From Middle English beringe, berynge, berende, berande, berand, from Old English berende (“bearing; fruitful”) (also as synonym Old English bǣrende), from Proto-Germanic *berandz, present participle of Proto-Germanic *beraną (“to bear; carry”), equivalent to bear + -ing.
bearing (not comparable)
- (in combination) That bears (some specified thing).
- a gift-bearing visitor
- Of a beam, column, or other device, carrying weight or load.
- That's a bearing wall.
bearing (plural bearings)
- A mechanical device that supports another part and/or reduces friction.
- (navigation, nautical) The horizontal angle between the direction of an object and another object, or between it and that of true north; a heading or direction.
- Relevance; a relationship or connection.
- That has no bearing on this issue.
- Alexander Pope
- But of this frame, the bearings and the ties, / The strong connections, nice dependencies.
- One's posture, demeanor, or manner.
- She walks with a confident, self-assured bearing.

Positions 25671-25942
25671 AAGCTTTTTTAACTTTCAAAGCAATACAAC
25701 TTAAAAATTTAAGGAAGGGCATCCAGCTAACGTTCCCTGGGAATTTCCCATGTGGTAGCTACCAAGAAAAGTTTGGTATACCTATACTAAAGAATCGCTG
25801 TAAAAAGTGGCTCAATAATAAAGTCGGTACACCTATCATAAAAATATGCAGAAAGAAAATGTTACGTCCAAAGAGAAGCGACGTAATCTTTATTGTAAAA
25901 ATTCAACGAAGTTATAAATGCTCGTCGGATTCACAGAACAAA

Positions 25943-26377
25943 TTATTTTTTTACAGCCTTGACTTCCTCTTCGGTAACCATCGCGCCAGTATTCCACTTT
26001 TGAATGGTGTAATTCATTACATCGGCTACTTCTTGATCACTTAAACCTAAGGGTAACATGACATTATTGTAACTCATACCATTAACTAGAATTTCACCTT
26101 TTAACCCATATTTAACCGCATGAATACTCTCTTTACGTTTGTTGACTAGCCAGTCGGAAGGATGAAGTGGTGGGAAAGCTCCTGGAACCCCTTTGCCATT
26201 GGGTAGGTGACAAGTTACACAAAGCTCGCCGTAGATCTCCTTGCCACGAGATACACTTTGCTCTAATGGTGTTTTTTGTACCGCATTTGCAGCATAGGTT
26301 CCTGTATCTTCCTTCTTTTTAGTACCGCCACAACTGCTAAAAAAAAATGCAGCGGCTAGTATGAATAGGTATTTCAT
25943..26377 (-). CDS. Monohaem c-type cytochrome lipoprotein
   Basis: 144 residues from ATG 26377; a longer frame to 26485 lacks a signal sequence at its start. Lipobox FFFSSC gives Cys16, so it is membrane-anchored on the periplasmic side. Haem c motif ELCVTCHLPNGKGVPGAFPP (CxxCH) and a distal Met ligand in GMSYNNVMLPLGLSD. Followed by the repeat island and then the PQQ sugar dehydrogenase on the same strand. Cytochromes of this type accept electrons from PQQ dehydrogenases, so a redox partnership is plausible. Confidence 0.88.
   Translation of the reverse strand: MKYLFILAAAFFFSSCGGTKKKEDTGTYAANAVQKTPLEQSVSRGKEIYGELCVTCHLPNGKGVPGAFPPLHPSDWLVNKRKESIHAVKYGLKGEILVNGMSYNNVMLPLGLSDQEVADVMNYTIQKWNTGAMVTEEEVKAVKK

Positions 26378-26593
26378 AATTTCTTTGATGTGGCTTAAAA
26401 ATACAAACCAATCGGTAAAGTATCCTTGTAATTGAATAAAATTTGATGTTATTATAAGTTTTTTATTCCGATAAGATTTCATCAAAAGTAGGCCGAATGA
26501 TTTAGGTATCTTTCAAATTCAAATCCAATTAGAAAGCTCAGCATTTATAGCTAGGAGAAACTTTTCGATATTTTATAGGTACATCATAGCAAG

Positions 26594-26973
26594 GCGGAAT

- I know him by his bearing.
- 2019 March 18, Steven Pifer, Five years after Crimea’s illegal annexation, the issue is no closer to resolution, The Center for International Security and Cooperation:
- The little green men were clearly professional soldiers by their bearing, carried Russian weapons, and wore Russian combat fatigues, but they had no identifying insignia. Vladimir Putin originally denied they were Russian soldiers; that April, he confirmed they were.
- (in the plural) Direction or relative position.
- (architecture) That part of any member of a building which rests upon its supports.
- A lintel or beam may have four inches of bearing upon the wall.
- (architecture) The portion of a support on which anything rests.
- (architecture, proscribed) The unsupported span.
- The beam has twenty feet of bearing between its supports.
- (heraldry) Any single emblem or charge in an escutcheon or coat of arms.
- A carriage covered with armorial bearings.